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Ex-Leaf sinks old team as Boycuzk scores in OT to power Hawks to 3-1 Murdoch series lead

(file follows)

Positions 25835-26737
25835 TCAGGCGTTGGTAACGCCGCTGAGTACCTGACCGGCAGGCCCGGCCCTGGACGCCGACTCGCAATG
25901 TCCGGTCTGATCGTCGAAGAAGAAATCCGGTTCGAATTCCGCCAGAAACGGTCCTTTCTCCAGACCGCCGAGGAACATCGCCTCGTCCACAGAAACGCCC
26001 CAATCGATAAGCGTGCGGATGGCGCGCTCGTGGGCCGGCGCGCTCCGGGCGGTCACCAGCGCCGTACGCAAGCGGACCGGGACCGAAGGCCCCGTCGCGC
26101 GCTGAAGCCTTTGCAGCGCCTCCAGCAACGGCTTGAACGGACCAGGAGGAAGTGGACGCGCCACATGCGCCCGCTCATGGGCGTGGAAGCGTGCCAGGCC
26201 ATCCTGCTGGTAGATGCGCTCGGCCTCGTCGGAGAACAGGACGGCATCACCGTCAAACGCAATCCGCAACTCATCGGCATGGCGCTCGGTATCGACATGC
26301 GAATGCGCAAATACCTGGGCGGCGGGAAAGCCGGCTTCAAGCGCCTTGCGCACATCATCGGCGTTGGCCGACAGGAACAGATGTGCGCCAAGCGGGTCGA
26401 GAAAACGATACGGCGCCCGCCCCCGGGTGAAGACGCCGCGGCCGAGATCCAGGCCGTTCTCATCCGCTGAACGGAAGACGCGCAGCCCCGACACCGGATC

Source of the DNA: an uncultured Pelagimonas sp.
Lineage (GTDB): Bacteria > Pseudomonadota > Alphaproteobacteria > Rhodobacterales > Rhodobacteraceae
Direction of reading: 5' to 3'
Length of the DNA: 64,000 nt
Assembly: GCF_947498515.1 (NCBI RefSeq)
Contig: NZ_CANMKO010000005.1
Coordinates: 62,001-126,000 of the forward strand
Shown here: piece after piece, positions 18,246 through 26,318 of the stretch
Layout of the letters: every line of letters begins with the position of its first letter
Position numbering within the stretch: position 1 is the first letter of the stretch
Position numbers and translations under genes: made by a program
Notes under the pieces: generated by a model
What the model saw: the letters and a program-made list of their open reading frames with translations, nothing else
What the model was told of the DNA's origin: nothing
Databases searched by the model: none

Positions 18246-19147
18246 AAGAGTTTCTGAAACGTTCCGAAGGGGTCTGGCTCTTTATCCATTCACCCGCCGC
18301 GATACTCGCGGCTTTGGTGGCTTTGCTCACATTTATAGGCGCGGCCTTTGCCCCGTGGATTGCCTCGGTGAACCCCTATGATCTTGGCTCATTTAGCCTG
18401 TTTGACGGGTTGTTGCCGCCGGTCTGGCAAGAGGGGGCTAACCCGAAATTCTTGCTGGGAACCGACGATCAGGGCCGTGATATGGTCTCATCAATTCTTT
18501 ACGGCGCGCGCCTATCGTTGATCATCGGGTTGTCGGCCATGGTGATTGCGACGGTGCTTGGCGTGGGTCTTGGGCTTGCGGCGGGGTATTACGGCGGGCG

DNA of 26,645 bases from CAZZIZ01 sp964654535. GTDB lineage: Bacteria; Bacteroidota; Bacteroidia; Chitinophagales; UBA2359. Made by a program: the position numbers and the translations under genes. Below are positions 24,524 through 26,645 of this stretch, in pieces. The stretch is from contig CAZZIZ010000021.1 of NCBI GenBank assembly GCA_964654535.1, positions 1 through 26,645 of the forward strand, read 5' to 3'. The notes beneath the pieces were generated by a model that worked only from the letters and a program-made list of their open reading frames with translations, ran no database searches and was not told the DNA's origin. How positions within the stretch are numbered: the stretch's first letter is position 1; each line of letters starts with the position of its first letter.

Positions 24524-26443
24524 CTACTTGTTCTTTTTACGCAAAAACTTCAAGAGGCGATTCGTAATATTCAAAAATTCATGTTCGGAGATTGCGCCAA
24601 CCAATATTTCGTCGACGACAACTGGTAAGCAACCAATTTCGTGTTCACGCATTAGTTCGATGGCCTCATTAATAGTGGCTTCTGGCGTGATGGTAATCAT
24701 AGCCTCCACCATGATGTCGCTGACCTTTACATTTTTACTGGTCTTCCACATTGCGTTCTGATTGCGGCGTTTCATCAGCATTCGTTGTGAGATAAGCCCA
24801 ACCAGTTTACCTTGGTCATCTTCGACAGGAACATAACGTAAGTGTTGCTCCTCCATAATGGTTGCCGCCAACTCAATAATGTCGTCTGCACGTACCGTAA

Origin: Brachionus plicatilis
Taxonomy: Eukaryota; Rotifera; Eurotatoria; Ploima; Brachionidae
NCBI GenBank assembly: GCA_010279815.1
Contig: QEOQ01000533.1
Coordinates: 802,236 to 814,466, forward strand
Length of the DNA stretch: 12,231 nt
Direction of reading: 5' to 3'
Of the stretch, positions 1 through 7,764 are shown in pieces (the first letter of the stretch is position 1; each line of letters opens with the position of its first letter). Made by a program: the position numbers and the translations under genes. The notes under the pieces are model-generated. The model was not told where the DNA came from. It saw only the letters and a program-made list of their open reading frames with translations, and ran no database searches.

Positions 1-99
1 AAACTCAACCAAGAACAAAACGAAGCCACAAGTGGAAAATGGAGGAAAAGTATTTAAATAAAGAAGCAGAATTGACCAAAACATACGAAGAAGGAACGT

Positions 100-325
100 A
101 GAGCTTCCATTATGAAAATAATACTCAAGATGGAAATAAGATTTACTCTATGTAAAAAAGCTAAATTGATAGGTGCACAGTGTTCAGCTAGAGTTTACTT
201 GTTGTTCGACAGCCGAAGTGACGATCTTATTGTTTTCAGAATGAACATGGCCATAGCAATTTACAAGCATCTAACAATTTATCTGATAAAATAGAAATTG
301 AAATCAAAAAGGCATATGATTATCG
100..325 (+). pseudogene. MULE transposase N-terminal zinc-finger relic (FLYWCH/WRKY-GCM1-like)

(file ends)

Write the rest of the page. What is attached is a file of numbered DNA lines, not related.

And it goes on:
first_imgA former Nelson Leaf player came back to haunt his own teammates.Jacob Boyczuk scored at the 1:32 mark of the first overtime period to lift the Beaver Valley Nitehawks to a 2-1 Kootenay International Junior Hockey League playoff victory over the Nelson Leafs Tuesday night in Fruitvale.The victory gives the Hawks a 3-1 stranglehold in the best-of-seven Murdoch Final.Game five is set for Thursday night back in the Heritage City. Puck drop is 7 p.m. at the NDCC Arena. Game four was nothing like the 7-0 pasting Beaver Valley put on the Leafs the night before.Fact is it was Nelson that took a 1-0 lead early in the second period following a scoreless opening frame.KIJHL regular season scoring champion Jamie Vlanich gave the Green and White to the lead with a power play marker.Beaver Valley tied the game with its own power play tally later in the frame as Archie McKinnon scored with assists to Braden Fuller and Dallas Calvin.In the third Beaver Valley pushed for the winning tally, controlling much of the period out shooting the Leafs 15-9. But Patrick Zubick had a bounce-back game in the Nelson nets after getting pulled 25 minutes into Monday’s Game three.The hometown Hawks out shot the Leafs 40-36 in the contest making a winner out of Brett Clark.ICE CHIPS: Ryan Edwards, with an assist on the game winner by Jacob Boyczuk, and Dallas Calvin each tallied a point to add to their playoff point total. Calvin leads the KIJHL playoff scoring with 15 points. Edwards is two points behind in third spot. Nelson’s Carsen Willans is locked in a four-way tie for fourth in playoff scoring with 13 points. . . Leaf defenceman Robson Cramer sat out his first game of his suspension after receiving a match penalty during Game three. . . . In the Eddie Mountain Division, Kimberley took a 3-1 series lead over Creston with a 6-3 win in the Bavarian City.last_img read more